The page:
The absence of something bad can be just as valuable to your company as the presence of something good. The trick is, it’s hard to appreciate the absence of something. Not only is it difficult to remember or motivate yourself to pay attention to the practices or policies that create the absence of a bad experience, it’s even more difficult to inspire and motivate others to appreciate this absence, and to act accordingly.
Once I started looking, I found many examples of how Atomic Object and our clients benefit regularly from the absence of a bad event. For example:
- The bug that our customer’s users don’t experience.
- The user you didn’t lose last week because of a poorly designed interaction.
- The customer relationship that didn’t get difficult because of the project leader’s years of experience.
- The stress you aren’t currently experiencing because someone helped out by taking a project off your plate.
- The high employee turnover you don’t experience because you treat people respectfully.
What’s common in all these cases is that the absence of an event or experience isn’t likely to be noticed and appreciated. In the fight for your attention, these “missing” bad events can’t compete with events that do happen, either positive or negative. For example, when was the last time you got a call from a customer saying, “hey, just wanted to mention how great it was that the app didn’t crash yesterday,” or you heard from a current employee, “I’m not looking for another job because I trust you.”
It pays to recognize the absence of bad events so you can nurture and promote the underlying activities that cause their absence. Here are some activities that might contribute to the lack of bad events above:
- Writing automated tests takes time; one advantage for doing so is the absence of bugs in production.
- Validation of an application’s design improves a user’s experience with an app, but requires specialized skills and time.
- Employing senior people may seem expensive compared to juniors, until you remember what their experience may help avoid.
- Knowing when you have too much on your plate, and asking a colleague to help, requires discipline, self-knowledge, and a certain level of staff redundancy.
- Maintaining good benefits and investing in your employees takes time and costs money, but it also contributes to their productivity and loyalty.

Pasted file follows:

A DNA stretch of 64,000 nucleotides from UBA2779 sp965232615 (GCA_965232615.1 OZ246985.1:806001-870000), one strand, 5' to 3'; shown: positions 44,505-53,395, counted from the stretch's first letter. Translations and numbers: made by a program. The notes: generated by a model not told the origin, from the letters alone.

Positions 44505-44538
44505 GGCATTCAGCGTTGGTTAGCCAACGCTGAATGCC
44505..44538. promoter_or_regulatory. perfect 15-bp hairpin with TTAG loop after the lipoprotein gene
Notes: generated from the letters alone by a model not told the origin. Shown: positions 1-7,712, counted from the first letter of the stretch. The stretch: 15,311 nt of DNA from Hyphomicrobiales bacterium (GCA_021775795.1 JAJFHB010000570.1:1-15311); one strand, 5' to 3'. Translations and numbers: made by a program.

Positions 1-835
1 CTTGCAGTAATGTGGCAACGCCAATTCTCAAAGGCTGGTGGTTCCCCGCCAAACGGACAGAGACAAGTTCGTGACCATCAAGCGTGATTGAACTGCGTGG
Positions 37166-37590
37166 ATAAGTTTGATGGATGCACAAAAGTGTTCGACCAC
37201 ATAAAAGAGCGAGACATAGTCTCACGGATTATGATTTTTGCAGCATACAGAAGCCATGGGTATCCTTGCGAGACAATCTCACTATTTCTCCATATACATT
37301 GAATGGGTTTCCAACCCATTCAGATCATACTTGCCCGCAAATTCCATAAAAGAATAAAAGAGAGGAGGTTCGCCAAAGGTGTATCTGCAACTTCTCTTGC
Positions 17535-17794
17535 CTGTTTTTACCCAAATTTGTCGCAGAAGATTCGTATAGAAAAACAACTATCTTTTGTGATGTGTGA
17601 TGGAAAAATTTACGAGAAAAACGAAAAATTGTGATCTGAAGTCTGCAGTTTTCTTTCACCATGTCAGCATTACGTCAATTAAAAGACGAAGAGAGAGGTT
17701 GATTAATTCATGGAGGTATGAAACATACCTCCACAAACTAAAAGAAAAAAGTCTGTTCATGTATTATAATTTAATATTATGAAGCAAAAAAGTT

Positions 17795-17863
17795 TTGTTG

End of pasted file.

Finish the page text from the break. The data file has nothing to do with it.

The risk of the invisibility of bad events or experiences that never happen is that you come to take for granted the policies, culture, practices and effort required to maintain the value you gain from their absence.
What’s the role of the company leader in maintaining the value that comes from bad things that don’t happen? I think it’s two-fold. First, be aware, raise attention, look for opportunities to celebrate the absence of negative events. Second, enlist the help of other senior people in the company to renew commitments and maintain the practices underlying the hidden goodness. As the leader of a company, you have finite time, energy, money and political capital to spend. You need to be sure to allocate some of these resources to maintain the status quo that causes the lack of bad events. It’s easy, when you don’t notice their absence, or when the policies or practices that cause their absence are expensive or difficult, to shift your resources somewhere else.
What you do well may suffer when you collectively lose that focus. The people responsible for the good work may lose their appreciation for and memory of why you do things in a particular way. As you grow, particularly if you hire junior people, it becomes even easier to under-appreciate the causal link between the way things are done and the positive outcome of bad events that don’t happen. After all, if you’ve never experienced the bad event, it’s less likely you’ll appreciate the activities that created their absence. As a leader you need to promote the activities that provide value as a result of bad things that never happen, and you almost certainly need to enlist help in remembering, honoring, maintaining, and passing down the importance of these activities.
- Atomic Ownership, Part 3: Valuation - January 2, 2019
- Atomic’s purpose: to be a company where work matters - November 5, 2018
- Elevating & distributing “glue work” flows out of our core principles - October 18, 2018
- Atomic Ownership, Part 2: How the Atomic Plan & our ESPP work - July 16, 2018
- Atomic Ownership, Part 1: Context, motivations, and accomplishments to date - May 17, 2018